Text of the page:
Updated on August 4 at 1:15 p.m.
NEWS BRIEF At the Republican National Convention, Melania Trump recounted how she came to the United States: “After living and working in Milan and Paris, I arrived in New York City 20 years ago, and I saw both the joys and hardships of daily life. On July 28th, 2006, I was very proud to become citizen of the United States...the greatest privilege on planet earth!” But new media reports—on Wednesday from Bloomberg and on Thursday morning from Politico—raise questions about those early years in New York.
Ben Schreckinger and Gabriel Debendedetti report in Politico that the date of a photo-shoot published in the New York Post earlier this week, as well as a number of interviews over the last few months, appear to contradict Trump’s public statements. Trump has repeatedly said that she arrived in the United States in 1996, and returned home to renew her visa every few months. She seemed to confirm in an interview that she came to the United States on a H-1B work visa. But there are discrepancies in those accounts. Politico has more:
Trump’s tale of returning to Europe for periodic visa renewals is inconsistent with her holding an H-1B visa at all times she was living in New York — even if it was the lesser-known H-1B visa specifically designed for models — said multiple immigration attorneys and experts. An H-1B visa can be valid for three years and can be extended up to six years — sometimes longer — and would not require renewals in Europe every few months. If, as she has said, Trump came to New York in 1996 and obtained a green card in 2001, she likely would not have had to return to Europe even once to renew an H-1B.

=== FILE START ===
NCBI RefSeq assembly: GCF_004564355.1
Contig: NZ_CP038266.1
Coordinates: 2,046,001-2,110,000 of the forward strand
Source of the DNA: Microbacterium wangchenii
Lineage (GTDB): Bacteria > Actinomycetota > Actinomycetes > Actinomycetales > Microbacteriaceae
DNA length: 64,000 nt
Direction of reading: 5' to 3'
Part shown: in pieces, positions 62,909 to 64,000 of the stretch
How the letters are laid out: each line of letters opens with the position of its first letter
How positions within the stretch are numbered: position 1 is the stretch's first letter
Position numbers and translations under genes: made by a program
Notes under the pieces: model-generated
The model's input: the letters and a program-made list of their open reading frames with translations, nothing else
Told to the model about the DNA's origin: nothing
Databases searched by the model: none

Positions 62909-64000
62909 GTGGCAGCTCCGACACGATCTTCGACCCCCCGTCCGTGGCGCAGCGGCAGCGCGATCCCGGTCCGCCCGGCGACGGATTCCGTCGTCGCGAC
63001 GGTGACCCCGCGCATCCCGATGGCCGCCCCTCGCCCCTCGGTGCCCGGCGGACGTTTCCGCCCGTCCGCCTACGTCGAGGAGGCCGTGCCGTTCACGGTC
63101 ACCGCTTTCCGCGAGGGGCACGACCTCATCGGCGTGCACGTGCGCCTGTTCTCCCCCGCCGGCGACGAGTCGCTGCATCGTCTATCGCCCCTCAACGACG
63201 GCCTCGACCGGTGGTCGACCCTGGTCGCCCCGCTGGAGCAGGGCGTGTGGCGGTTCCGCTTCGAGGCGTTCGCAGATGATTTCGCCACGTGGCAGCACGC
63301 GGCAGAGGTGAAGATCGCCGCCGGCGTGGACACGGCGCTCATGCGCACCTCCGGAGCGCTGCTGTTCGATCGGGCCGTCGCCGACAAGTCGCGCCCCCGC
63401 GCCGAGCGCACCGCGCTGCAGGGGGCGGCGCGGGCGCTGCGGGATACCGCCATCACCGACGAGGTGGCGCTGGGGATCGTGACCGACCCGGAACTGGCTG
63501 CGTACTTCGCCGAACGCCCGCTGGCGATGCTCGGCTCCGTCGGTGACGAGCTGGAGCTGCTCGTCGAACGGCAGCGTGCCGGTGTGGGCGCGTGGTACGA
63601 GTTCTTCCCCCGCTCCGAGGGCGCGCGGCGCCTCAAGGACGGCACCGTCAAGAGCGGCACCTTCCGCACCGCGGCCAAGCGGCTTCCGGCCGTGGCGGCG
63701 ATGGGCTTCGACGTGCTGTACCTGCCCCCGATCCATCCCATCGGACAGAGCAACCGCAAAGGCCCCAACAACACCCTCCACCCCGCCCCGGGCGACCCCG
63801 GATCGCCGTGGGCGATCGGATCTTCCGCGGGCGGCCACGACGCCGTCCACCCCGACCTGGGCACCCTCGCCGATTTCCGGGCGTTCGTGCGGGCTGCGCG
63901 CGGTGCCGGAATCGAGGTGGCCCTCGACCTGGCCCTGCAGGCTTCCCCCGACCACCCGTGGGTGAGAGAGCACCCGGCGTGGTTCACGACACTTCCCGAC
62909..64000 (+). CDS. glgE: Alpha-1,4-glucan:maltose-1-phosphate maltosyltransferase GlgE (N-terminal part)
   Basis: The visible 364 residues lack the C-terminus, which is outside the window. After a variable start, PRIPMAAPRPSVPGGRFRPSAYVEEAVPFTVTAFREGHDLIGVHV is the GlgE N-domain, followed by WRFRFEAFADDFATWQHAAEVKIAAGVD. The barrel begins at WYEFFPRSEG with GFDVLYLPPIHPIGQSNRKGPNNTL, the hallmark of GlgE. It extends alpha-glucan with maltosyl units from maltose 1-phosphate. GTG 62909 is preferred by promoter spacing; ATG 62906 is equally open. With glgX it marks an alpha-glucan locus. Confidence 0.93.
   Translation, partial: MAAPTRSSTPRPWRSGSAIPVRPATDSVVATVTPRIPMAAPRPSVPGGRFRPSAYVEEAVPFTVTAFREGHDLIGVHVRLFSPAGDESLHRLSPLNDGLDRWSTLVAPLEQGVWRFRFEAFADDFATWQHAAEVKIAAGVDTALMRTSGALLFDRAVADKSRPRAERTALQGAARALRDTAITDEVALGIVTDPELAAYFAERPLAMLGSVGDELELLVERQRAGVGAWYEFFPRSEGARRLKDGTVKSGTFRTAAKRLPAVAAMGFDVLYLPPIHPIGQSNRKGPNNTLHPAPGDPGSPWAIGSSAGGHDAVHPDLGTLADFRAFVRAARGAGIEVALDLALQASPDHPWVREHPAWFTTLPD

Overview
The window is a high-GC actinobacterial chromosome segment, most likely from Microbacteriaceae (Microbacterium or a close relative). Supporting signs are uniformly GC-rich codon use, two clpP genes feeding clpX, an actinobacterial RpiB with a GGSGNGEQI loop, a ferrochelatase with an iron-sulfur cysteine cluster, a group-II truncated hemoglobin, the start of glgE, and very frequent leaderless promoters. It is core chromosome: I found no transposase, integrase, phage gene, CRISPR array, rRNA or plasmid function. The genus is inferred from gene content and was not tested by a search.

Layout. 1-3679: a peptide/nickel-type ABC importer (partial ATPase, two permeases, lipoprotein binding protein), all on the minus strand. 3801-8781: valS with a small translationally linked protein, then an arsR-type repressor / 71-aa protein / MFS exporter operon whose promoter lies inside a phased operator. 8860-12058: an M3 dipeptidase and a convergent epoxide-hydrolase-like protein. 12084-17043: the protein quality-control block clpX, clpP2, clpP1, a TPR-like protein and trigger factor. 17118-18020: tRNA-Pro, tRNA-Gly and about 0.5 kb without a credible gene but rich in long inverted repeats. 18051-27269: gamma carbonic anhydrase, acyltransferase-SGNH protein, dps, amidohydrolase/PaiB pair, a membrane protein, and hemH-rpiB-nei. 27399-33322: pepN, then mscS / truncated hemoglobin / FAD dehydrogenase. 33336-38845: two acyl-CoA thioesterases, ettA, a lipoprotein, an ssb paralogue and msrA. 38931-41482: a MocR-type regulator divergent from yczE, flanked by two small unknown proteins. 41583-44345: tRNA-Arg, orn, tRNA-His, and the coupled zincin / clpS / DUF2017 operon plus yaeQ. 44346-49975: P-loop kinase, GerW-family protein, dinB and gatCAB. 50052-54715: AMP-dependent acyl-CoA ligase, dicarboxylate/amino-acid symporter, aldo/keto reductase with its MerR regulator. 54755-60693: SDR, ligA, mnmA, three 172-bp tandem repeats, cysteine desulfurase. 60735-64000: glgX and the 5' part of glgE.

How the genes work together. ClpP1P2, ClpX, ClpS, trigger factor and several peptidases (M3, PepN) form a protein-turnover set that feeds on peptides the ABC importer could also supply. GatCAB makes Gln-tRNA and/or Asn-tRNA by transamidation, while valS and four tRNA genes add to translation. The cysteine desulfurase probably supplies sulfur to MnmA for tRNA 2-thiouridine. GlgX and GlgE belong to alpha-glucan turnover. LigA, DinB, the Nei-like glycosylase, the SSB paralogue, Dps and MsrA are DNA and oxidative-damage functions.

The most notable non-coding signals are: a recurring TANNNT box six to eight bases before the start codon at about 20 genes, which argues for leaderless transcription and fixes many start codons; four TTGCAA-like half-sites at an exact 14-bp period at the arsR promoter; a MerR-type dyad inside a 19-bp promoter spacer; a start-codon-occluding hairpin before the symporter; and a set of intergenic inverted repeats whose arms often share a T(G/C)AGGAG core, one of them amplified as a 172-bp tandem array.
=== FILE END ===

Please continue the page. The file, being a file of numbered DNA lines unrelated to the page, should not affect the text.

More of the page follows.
Instead, Trump’s description of her periodic renewals in Europe are more consistent with someone traveling on a B-1 Temporary Business Visitor or B-2 Tourist Visa, which typically last only up to six months and do not permit employment.
Campaign spokeswoman Hope Hicks said: “Melania followed all applicable laws and is now a proud citizen of the United States.” On Twitter, Melania Trump posted a statement in response to media reports, notably excluding the year in question:
The statements, though, fail to explain how to reconcile these apparently discrepant accounts—or to clarify how she might have been working in the United States in 1995 without committing visa fraud. In another wrinkle, Melania’s false claim on her website that she received a college degree in Slovenia raises the possibility that she might have claimed the nonexistent degree elsewhere. Bloomberg reports that a “college degree can be an important credential for someone applying for a visa to work in the U.S.”